Snow Bored... Let's Bake!
February 14, 2011
Punxsutawney Phil did not see his shadow, and the northern region waits for the Great Melting and the first signs of the early spring that he promised. He has been known to be wrong on more than one occasion.
For me, one of the best cures for winter’s tediousness is baking all kinds of breads and rolls. The best thing about bread baking is the way the house smells when a golden brown loaf or a tray of light as a feather rolls emerges from the oven. The hypnotic aroma will make you forget winter in no time.
Just the other day as I was rummaging in the pantry I saw some leftover sesame seeds, pecans from the pie I made at Thanksgiving and a package of dried cranberries left over from Christmas, so I decided to use them and make some Sicilian semolina bread and dinner rolls. Both recipes are below!
The components of Sicilian bread are semolina flour, yeast, water, salt and sesame seeds. Durum semolina (from semola, meaning grainy) is golden yellow and a finer grind of semolina that is also used to make dried pasta. The finer grind is known in Sicily as farina di semola rimacinata.
The recipe for semolina bread uses a technique of “retarding” the dough, meaning that after it rises once, it is punched down and refrigerated overnight; this gives a great flavor to the bread.
If you are serious about making bread, invest in a baking stone for your oven. It will make a world of difference in how the bread bakes and the color of the crust. The recipe for the rolls uses buttermilk which makes them really moist with great flavor. They are perfect for breakfast or dinner.
If I could offer just one tip to the novice bread baker, it would be to invest in an instant read thermometer to gauge the temperature of the water or other liquid used to proof yeast.
Bake bread and your winter world will be warm and satisfying.
Next Day Sicilian Bread
Makes 1 large loaf
1 ½ cups warm water (115F)
1 teaspoon active dry yeast
3 ½ cups fine durum semolina flour
1 ½ teaspoons salt
Combine ½ cup of water, the yeast and ½ cup of the flour in a stand mixer. Stir to dissolve and allow to proof for 20 minutes.
Add remaining water, salt and as much of the remaining flour as needed and mix on medium speed to create a ball of dough that is just slightly tacky and winds around the dough hook. Let dough rest in the mixer for 5 minutes, then mix again on medium speed for 3 or 4 minutes.
Transfer the dough to a lightly oiled bowl; cover with plastic wrap and allow to rise. When risen, punch down and place in a plastic container or bag and refrigerate overnight.
Remove the dough from refrigerator and transfer it to a bowl, cover and allow it to come to room temperature.
Lightly flour a work surface and knead the dough for about 4 minutes, then shape into a 10 inch round and place on a parchment lined baking sheet or baking peel. Cover and allow dough to rise until doubled in size.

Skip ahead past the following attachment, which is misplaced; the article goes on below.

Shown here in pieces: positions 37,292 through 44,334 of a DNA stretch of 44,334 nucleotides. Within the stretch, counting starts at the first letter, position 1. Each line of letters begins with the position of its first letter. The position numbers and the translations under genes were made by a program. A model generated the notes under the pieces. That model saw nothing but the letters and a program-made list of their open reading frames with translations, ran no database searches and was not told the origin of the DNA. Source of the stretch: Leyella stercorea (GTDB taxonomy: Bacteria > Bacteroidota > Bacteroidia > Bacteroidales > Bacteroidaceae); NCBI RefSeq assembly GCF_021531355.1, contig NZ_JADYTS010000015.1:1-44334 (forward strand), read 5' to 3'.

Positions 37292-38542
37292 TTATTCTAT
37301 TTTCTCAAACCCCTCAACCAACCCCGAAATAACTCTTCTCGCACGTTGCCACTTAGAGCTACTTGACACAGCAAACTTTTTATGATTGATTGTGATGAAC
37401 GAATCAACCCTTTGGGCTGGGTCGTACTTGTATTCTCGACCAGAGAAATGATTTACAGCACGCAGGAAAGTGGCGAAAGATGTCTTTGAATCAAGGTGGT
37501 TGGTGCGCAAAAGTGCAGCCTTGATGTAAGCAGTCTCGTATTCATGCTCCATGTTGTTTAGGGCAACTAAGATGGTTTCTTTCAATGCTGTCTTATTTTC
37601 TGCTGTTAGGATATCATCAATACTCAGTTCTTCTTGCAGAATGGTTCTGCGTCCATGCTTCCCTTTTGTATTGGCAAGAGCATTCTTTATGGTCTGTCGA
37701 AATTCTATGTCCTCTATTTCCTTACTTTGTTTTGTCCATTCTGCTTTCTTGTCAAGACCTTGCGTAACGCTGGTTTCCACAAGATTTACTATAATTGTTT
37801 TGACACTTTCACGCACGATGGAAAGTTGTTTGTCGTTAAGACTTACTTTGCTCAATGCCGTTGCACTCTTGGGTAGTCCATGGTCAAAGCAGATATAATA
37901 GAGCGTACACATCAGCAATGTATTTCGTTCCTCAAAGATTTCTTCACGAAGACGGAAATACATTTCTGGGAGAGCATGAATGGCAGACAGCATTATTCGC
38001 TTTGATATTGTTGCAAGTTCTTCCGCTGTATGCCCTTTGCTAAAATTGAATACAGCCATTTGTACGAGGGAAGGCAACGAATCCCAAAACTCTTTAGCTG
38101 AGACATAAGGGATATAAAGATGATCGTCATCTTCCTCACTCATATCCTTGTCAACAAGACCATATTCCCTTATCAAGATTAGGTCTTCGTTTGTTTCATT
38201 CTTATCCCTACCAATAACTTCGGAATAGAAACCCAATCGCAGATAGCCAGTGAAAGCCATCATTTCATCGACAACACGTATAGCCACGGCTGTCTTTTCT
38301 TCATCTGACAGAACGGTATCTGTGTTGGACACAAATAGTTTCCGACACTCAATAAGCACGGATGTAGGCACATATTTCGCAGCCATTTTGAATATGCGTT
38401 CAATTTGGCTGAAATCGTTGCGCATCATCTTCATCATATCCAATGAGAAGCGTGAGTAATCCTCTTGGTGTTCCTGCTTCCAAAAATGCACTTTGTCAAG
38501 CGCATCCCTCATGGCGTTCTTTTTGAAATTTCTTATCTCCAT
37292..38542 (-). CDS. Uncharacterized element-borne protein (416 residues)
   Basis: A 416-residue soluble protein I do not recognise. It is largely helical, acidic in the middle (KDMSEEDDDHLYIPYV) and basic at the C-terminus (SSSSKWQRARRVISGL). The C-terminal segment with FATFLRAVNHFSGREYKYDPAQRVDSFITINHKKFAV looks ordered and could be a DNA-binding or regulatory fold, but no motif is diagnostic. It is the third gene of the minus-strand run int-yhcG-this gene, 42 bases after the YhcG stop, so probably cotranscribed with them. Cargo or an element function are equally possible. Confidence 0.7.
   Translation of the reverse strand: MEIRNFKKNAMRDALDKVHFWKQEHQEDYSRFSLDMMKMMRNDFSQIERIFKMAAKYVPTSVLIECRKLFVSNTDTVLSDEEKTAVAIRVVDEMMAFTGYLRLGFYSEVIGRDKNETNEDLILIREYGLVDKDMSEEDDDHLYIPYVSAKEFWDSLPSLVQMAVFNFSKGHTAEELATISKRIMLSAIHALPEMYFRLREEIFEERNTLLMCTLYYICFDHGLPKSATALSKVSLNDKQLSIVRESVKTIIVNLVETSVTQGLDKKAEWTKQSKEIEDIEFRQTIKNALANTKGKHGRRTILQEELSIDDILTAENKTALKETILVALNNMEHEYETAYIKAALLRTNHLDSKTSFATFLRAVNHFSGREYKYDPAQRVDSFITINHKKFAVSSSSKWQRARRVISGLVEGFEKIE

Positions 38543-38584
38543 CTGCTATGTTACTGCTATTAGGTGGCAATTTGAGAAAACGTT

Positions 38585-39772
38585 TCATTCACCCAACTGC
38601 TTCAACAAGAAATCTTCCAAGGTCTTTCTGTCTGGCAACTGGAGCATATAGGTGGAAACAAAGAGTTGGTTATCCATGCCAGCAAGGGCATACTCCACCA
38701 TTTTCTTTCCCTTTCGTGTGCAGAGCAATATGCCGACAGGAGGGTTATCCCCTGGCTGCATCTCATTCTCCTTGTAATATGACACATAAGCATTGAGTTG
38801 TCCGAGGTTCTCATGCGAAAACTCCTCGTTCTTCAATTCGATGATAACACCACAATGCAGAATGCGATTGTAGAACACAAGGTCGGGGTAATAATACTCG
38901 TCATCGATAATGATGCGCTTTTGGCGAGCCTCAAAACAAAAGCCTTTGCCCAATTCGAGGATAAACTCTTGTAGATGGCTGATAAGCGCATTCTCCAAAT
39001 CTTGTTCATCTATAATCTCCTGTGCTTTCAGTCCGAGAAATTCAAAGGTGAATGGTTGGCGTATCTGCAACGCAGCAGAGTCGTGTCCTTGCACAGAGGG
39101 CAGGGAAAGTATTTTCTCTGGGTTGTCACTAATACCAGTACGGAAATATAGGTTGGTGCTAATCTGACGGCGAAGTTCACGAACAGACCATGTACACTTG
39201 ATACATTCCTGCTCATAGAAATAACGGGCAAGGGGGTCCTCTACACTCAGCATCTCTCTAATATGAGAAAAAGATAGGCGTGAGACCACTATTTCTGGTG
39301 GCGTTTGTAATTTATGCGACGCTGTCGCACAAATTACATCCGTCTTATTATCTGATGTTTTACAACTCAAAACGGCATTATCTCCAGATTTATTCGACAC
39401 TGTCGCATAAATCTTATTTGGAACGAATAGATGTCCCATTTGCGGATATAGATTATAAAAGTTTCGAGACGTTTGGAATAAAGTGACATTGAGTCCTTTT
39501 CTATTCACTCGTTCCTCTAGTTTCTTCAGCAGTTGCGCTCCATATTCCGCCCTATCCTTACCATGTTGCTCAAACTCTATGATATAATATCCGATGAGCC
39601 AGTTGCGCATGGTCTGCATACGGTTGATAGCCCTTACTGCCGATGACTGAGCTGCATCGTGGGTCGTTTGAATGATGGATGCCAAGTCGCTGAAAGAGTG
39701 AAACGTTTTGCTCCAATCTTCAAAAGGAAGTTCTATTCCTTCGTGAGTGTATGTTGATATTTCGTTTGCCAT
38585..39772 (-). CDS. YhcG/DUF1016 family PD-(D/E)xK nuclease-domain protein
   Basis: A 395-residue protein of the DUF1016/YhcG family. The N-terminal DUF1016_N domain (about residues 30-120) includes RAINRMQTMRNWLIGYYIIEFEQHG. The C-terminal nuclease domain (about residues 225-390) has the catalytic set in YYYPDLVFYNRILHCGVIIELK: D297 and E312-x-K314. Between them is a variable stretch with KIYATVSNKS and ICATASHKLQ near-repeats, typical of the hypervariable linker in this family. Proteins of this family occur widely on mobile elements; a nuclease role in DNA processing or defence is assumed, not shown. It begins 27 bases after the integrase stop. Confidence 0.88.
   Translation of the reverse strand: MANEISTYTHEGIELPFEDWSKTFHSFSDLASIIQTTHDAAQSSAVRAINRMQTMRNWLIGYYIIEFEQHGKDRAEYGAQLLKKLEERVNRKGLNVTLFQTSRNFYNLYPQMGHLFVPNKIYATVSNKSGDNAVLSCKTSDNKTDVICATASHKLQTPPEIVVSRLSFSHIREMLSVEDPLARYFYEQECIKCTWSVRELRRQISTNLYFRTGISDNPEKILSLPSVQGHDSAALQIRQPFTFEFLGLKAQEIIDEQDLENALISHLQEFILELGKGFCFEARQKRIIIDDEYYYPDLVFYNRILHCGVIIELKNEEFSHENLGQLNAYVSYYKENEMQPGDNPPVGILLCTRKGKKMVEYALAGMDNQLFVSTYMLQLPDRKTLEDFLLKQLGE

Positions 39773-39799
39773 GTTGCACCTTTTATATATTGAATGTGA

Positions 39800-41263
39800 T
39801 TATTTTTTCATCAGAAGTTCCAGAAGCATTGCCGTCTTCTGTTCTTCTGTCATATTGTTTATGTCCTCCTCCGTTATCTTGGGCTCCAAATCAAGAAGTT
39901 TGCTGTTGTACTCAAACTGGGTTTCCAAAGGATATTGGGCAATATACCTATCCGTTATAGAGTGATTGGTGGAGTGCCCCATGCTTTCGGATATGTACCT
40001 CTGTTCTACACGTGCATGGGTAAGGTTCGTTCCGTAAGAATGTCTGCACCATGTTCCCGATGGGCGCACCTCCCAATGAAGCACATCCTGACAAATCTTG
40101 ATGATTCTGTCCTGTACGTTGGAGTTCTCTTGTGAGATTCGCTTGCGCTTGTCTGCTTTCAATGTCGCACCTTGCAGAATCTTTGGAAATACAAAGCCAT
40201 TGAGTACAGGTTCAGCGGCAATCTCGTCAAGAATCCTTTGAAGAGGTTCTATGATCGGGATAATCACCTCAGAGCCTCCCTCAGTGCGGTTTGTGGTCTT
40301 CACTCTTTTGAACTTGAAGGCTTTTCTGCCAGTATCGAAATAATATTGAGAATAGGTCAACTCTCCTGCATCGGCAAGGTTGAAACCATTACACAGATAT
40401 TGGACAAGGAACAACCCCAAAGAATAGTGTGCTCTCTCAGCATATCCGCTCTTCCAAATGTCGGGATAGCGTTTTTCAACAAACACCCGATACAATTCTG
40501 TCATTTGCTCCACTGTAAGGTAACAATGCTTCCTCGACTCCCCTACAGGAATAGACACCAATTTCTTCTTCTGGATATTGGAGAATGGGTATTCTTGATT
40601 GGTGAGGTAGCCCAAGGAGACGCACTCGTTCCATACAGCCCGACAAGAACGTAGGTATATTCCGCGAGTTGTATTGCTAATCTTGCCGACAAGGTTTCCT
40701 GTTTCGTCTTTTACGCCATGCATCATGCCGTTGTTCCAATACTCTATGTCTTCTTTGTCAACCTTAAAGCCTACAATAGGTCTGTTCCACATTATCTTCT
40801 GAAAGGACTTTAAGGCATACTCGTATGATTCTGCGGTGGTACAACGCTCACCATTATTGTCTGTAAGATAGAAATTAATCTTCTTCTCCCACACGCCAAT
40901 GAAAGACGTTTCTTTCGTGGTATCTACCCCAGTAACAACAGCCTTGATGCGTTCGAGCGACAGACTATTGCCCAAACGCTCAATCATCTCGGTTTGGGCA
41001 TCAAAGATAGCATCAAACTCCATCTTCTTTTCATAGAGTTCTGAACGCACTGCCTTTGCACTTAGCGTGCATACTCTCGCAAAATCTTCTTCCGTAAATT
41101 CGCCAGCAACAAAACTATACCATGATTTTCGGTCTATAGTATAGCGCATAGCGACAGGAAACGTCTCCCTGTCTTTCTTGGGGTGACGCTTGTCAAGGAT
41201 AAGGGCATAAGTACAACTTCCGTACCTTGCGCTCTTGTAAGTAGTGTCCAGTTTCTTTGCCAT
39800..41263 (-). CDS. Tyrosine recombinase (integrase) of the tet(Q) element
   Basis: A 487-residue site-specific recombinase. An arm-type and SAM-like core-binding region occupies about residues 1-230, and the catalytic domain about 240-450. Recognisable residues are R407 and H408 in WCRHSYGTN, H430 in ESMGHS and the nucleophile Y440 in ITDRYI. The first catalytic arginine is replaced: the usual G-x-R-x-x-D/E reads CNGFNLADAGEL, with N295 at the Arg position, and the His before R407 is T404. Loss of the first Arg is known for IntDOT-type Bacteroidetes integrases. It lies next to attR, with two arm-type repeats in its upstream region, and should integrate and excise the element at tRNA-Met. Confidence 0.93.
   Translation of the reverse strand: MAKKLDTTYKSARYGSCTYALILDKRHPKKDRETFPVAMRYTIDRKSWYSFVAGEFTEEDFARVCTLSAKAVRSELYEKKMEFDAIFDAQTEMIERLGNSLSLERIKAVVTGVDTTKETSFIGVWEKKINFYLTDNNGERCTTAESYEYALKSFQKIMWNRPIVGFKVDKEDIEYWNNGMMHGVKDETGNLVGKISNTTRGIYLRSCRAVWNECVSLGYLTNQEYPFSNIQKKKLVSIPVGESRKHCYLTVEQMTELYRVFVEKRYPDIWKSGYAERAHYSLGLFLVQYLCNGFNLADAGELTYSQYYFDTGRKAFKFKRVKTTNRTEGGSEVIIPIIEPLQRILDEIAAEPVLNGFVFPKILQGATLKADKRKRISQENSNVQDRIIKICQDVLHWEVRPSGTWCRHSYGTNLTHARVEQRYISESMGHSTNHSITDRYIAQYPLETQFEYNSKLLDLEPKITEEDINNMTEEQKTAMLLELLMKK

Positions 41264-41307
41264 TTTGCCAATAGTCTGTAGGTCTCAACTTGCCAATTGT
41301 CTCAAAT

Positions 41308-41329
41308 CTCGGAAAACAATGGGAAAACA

Preheat the oven to 450F.
If using a stone, place it in the oven and heat it 30 minutes prior to baking the bread. Score the top of the dough with a lame, razor or sharp knife. Brush the top of the bread with olive oil and sprinkle the sesame seeds evenly over the top.
If using a stone, transfer the dough off the peel directly onto the stone with the parchment paper. Bake for 35-40 minutes or until the bread is nicely browned and sounds hollow when tapped. Half-way through the baking, shimmy the parchment paper away from the dough.
If baking on a baking sheet, place the baking sheet in the oven and bake for 25- 30 minutes or until the bread is nicely browned and sounds hollow when tapped.
Transfer the bread to a wire rack and cool completely.
Lately I have been experimenting with King Arthur Flour’s white whole wheat flour, and I like the results with its milder flavor than traditional whole wheat which can sometimes be dry and have a sharp taste to it. White whole wheat is ground from white instead of red whole wheat and contains all the good fiber and nutrition of its whole wheat cousin. I find that adding it in combination with unbleached all purpose flour gives me the texture that I am looking for in these rolls.
Buttermilk Pecan Cranberry Rolls
2 cups lukewarm buttermilk (about 110F)
¾ cup sugar
1 package active dry yeast
3 cups unbleached all purpose flour
1 ½ to 2 cups white whole wheat flour
1 ½ teaspoons salt
2 tablespoons butter, melted and cooled
½ cup chopped pecans
2/3 cup dried cranberries
Place milk in a large bowl or in a stand mixer. Stir in sugar and yeast. Let stand for 5 minutes.Stir in all of the all purpose flour. Mix well. Add 1 cup of the white whole wheat, salt, butter, pecans and cranberries. Mix until well blended. If the dough seems very wet, add more of the white whole wheat flour until you have a soft dough that does not stick to your hands.
Transfer the dough to a work surface lightly dusted with flour and knead the dough for a about 3 to 4 minutes. Gather up the dough and place it in a large buttered bowl. Cover tightly with plastic wrap and let the dough rise for 2 to 4 hours or until double in size.
When risen, punch the dough down and divide it into 18 equal size pieces. Roll each piece under the palm of your hand into a round ball and place the balls 2-inches apart on buttered baking sheets. Cover with a towel and allow them to rise for 45 minutes.
Preheat oven to 375F
Bake the roll for 12-15 minutes or until nicely browned.
Serve warm or allow to cool and freeze well wrapped for future use.